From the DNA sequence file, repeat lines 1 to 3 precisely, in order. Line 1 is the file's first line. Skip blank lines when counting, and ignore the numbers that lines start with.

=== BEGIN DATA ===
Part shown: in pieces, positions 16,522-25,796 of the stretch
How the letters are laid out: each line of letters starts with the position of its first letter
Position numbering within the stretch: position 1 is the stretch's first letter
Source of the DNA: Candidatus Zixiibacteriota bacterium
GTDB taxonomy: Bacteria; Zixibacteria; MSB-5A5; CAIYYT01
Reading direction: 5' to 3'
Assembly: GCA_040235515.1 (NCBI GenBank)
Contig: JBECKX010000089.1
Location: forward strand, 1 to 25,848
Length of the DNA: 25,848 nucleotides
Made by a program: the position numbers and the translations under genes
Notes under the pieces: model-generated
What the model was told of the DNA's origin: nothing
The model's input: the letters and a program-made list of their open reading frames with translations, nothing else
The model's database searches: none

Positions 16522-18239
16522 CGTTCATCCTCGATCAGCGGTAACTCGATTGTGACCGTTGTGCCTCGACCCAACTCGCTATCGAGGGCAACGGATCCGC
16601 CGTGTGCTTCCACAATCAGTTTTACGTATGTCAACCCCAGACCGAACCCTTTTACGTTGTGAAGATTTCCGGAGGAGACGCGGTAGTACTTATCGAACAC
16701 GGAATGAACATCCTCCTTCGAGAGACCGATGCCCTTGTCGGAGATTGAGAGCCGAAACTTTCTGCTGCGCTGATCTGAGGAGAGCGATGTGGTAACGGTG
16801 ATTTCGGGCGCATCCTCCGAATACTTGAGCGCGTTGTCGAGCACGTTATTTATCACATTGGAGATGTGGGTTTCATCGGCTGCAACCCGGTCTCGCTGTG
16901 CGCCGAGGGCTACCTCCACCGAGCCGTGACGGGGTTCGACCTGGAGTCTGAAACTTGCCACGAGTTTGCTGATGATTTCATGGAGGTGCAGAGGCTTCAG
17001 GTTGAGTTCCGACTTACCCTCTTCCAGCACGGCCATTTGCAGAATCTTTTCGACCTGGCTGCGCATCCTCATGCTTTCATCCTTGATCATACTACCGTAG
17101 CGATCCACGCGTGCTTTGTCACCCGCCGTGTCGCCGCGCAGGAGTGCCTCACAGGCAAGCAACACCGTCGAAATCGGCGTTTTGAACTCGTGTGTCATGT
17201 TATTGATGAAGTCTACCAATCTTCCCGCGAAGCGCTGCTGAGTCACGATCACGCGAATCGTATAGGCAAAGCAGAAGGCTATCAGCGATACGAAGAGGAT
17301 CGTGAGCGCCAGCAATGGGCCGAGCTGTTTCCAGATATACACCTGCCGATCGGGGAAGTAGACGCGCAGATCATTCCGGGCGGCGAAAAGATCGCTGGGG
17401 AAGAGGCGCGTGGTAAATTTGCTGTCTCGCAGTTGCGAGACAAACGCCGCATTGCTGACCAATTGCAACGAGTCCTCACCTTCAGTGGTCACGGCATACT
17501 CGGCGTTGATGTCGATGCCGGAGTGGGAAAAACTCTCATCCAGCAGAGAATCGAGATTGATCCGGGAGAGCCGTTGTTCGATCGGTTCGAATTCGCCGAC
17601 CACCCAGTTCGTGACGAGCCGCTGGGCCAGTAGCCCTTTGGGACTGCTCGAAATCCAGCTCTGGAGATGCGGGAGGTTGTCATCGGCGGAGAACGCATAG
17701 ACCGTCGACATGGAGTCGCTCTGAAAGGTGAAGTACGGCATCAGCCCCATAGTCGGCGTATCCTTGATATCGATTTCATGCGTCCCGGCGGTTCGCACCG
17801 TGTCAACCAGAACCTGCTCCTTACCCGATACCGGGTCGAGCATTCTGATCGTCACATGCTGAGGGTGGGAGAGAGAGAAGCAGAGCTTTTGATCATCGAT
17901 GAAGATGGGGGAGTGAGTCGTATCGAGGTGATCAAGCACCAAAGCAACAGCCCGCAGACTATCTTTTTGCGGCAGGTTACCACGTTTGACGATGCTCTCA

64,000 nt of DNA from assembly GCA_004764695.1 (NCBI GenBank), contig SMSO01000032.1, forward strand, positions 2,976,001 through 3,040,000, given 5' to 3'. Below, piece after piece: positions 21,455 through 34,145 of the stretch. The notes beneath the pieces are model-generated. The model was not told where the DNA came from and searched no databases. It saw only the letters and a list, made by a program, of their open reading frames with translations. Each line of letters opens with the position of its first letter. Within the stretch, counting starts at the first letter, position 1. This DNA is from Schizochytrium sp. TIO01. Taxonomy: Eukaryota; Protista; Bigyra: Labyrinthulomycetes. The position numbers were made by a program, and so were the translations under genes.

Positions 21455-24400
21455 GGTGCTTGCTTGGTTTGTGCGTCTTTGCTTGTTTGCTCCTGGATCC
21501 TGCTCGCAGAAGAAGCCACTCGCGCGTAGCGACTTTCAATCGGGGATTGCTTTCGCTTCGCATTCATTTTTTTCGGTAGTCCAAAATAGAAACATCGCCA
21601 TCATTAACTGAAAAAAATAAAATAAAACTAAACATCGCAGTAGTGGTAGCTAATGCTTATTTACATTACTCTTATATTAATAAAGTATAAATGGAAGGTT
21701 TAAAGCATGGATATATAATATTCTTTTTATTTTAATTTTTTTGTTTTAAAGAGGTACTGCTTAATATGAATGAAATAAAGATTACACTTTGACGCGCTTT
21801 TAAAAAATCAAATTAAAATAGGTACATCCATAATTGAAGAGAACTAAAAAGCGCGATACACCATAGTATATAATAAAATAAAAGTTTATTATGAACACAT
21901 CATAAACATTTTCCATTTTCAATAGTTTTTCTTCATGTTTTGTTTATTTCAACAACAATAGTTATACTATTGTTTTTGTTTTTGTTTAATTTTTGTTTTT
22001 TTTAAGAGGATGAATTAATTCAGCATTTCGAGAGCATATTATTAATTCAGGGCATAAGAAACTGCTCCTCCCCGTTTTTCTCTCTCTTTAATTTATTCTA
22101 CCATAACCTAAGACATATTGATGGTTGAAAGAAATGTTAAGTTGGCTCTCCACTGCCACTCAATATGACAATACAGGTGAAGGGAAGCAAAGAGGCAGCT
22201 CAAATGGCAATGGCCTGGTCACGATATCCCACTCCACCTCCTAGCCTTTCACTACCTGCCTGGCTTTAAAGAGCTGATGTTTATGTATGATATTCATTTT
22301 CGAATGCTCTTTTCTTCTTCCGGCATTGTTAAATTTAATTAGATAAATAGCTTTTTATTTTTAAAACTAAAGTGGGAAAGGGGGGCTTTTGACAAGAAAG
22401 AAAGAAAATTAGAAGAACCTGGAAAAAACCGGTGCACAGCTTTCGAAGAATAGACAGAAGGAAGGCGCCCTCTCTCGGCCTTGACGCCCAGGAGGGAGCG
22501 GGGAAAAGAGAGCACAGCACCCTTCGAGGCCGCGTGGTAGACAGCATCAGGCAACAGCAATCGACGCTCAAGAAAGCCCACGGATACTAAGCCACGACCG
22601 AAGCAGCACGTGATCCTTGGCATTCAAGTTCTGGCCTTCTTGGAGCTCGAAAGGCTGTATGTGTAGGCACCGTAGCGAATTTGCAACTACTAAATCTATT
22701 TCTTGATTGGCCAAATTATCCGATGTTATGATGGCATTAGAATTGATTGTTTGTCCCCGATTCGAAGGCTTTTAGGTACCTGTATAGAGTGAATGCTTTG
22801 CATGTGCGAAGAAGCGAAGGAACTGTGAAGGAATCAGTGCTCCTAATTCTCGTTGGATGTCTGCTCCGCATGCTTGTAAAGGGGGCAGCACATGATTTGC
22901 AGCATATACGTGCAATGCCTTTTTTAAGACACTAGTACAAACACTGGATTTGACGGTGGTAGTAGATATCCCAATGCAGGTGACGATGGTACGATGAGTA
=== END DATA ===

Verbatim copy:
Part shown: in pieces, positions 16,522-25,796 of the stretch
How the letters are laid out: each line of letters starts with the position of its first letter
Position numbering within the stretch: position 1 is the stretch's first letter